March 24th 2014
Although fifty five years have past, I still have clear memories of my schooldays in deepest Oxfordshire. Particularly vivid is the end of day hymn we all sang; “Now the day is over.” While singing me and my schoolmates stood before a somewhat gory yet fascinating picture; the death of Nelson on the deck of HMS Victory amidst the turbulent seas and blazing inferno of the Battle of Trafalgar. The hymn, the scene and the delight of then running out of school and round the corner home has stayed with me.
Now, all these years on, I am often reminded of those moments for I live near an upland valley redolent with the history of Trafalgar. Nine miles down the Bowmont/Glen valley my old Raleigh cycle often takes me up to Hethpool and the College valley beyond. Hethpool was the home of Admiral Collingwood, second in command of the Trafalgar fleet who on Nelson’s death assumed command and delivered victory.
Collingwood loved the rippling burn and oak wooded hillsides of his home both for their natural beauty and also as a seaman for the wood from which the British fleet had been built. In order to preserve both habitat and British sea power, Collingwood, or Old Cuddy as he was affectionately known by his sailors, walked the hills with his dog Bounce and planted acorns wherever he went.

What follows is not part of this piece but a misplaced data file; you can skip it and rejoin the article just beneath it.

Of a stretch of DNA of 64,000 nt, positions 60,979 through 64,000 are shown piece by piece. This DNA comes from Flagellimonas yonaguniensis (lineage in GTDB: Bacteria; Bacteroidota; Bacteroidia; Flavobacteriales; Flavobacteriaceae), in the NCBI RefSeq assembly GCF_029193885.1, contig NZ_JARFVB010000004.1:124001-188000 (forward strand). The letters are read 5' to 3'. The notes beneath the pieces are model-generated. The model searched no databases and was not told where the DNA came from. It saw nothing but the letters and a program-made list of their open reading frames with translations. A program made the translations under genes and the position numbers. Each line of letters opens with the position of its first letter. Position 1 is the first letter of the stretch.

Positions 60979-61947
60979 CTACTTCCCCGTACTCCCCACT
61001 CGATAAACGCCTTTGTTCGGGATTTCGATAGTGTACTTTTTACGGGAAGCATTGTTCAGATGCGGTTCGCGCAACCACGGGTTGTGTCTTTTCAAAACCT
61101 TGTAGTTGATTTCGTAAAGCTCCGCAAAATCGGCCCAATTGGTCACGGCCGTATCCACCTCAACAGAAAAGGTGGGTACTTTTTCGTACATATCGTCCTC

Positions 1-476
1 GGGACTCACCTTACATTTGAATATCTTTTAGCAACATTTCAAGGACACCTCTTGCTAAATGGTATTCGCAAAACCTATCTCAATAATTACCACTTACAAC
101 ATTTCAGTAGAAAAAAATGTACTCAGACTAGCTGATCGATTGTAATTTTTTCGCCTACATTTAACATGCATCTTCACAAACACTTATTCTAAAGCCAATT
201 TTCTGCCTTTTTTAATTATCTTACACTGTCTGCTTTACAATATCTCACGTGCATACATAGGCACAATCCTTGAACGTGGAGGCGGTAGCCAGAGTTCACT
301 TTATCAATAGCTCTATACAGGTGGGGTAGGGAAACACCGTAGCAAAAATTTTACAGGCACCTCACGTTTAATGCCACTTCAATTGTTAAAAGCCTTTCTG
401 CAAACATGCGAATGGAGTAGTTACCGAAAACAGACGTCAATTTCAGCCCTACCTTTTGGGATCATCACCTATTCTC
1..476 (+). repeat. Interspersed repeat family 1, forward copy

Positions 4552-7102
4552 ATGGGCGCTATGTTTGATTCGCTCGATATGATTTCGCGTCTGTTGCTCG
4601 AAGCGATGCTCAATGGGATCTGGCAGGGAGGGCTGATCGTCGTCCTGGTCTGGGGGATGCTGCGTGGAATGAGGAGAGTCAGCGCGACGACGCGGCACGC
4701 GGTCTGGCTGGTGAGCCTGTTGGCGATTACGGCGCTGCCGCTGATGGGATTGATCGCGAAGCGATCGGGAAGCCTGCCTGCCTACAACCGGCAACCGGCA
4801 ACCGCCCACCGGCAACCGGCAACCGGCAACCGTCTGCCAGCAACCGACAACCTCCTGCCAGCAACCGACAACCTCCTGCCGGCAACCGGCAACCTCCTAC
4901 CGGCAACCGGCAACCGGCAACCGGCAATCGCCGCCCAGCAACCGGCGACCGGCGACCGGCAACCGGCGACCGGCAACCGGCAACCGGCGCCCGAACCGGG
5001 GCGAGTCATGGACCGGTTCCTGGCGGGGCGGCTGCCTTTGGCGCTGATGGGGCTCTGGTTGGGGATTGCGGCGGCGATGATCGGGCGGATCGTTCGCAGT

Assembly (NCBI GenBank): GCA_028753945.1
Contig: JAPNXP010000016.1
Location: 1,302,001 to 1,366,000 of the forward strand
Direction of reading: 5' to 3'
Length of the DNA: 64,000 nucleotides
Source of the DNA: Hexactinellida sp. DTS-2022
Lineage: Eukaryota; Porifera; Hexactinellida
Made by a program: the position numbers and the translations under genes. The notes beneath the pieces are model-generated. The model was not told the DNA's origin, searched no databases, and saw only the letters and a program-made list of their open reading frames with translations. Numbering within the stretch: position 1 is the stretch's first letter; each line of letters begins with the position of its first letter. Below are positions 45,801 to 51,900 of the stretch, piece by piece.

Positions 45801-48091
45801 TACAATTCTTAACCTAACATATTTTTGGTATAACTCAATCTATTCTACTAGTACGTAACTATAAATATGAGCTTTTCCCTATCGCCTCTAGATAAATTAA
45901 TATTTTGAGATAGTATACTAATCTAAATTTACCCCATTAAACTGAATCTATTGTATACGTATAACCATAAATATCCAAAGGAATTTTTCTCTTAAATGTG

The result is the oak clad hillside which I am cycling to today. It is a magical place. Ancient oaks stand firmly rooted yet with limbs severed by many a storm, jagged and misshapen. Dead branches lie on the woodland floor fantastically contorted and smoothed by the elements. Above the oaks spread into a canopy of mingling branches tipped with purple tinted buds and etched against the clear blue sky. A gentle breeze rustles all with a gentle soughing and creaking of boughs.
Though the strategic needs of the navy have long gone, Old Cuddy would have delighted in this natural legacy. Primroses nestle beside the fallen branches and bluebell leaves spear their way upward. The nooks and crannies of the old oaks are the perfect home for some of our more elusive birds. A rapid wing flick and a flash of white saw two tree creepers clinging to a lichen encrusted tree just a few feet before me. Their sharp claws and wedged tails rapidly took them round and up the trunk. Up aloft a nuthatch foraged, its slate blue back complementing the bright blue of the sky. Deeper within the lattice work of branches a flash of red revealed a great spotted woodpecker. Woodland birds were all busy and completely at home.
It was three thirty; my day was over, night was drawing nigh, (well nearly). It was time to go home and leave the scene of Collingwood’s triumph just as it had been all those years ago.